Remote working is often a dividing topic amongst managers and HR professionals; many understand the benefits it can bring to the business and willingly embrace it. Others, view it with scepticism; they imagine their employees sitting on the sofa in their PJs watching TV all day. It is also often assumed that remote employees are somehow disconnected from other employees and their manager. However, this shouldn’t and doesn’t have to be the case. Good communication between remote workers and managers is crucial, and can be easily achieved.

Remote working is here to stay

The last five years have seen the rise of the remote worker. Figures released by the UK government in 2015 showed that 4.2 million people work remotely. This is up from 3.4 million in 2005. Further research suggests that remote working will continue to grow with a predicted 70% of businesses adopting a flexible working scheme by 2020.

Those who come under the banner of ‘remote workers’ include people working in admin, payroll, financial services, IT, HR and many more sectors. Remote workers work full- or part-time and can be employed on a permanent basis, or as contractors and freelancers. Most people associate remote working with working from home. Whilst, it is true that most remote workers choose to work from home, remote working also covers people who work while travelling, or from a different office in another part of the country or from a different country altogether.

The challenges facing managers of remote workers

Managing remote workers presents a different set of challenges compared to the traditional working model of manager and employees working in the same place. With remote workers, a manager can’t physically see what employees are doing, but this doesn’t mean they can’t monitor their output and productivity. There are tools you can use to both review the work being done, and also enable communication across other members of the team. To ensure that remote working benefits both the business and your employees, it’s imperative that the business establishes a remote worker strategy, and that communication is placed at the centre of it.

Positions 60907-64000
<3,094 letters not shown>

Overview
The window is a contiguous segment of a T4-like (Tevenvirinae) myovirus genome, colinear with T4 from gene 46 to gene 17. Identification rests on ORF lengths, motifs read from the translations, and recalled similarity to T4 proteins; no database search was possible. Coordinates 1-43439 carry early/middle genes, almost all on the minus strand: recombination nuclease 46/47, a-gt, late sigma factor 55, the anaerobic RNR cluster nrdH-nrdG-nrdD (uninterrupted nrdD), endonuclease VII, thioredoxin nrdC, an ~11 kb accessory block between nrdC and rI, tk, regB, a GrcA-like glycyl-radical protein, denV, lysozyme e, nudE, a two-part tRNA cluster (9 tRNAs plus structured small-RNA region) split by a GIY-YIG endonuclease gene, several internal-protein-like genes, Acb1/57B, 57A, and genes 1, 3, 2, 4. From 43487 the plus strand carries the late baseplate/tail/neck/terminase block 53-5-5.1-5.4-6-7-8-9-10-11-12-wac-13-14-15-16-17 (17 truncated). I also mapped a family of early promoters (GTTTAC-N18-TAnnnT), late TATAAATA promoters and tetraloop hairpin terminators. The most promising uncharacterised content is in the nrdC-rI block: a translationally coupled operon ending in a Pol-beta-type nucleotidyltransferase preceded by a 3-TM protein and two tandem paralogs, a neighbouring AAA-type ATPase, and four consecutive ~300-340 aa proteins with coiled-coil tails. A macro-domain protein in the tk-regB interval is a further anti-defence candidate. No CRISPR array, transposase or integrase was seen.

What communication needs to achieve

It’s obvious why many remote workers enjoy working from home; they don’t have to battle the commute to and from work, and they find themselves being more productive as they can manage their own workload. However, there are downsides for remote workers. Many find remote working to be very lonely and employees can find themselves feeling isolated and out of the loop.

By creating or using a communication system that suits both you and your team, you can effectively communicate duties, updates, and other information with your employees. In return, the employee understands what is expected of them, they can plan their working schedule and communicate with others who are working on the same projects.

How to keep control over communication

Advances in technology have certainly facilitated and prompted the rise in the number of people who work remotely so be sure to use apps and online tools to make it as easy as possible for managers to communicate with remote workers and for employees to communicate with each other.

Well known web-based apps like Skype allow you to hold face-to-face conversations with multiple people at the same time. Project management apps like Trello and Slack let teams of individuals communicate and collaborate on multiple projects. Even using WhatsApp as a safe and secure instant messaging service is a great way to facilitate and encourage regular communication.

There can still be structure and schedules with remote workers

It’s important to remember that remote workers still need structure even if they are working from home. Systems for communication will help with this, but also generally stating when an employee should be working – no matter where this may be – can help maintain some structure to both your and your remote workers’ days.

Managers can use different systems, which allow you to schedule employees’ working hours, add in comments about their daily tasks, and you can even use it monitor your team’s working hours by using online timesheets. It is also a system that all employees can use to request time-off, get in touch with their manager and check their upcoming shifts – no matter where they work – as long as they have an Internet connection.

Out of sight, always in mind

Technology has made communicating with remote workers simple, but maintaining control over communication is not always as easy as it should be. This is where the saying “out of sight, out of mind” risks becoming true as we let time lapse without regularly checking in with remote workers, or we prioritise the tasks in sight over the managing of employees working away from the office. That’s why scheduling regular one-to-ones, having reminders to check in with staff and always keeping communication channels open during working hours is a crucial part of managing employees who work remotely.

Emma Saldanha is a content creator here at Findmyshift. Emma has more than 10 years experience in content creation, marketing and PR. In between writing for Findmyshift, Emma writes marketing and branding advice for small to medium business on her blog, writtenbyems. Connect with Emma on Twitter and Facebook.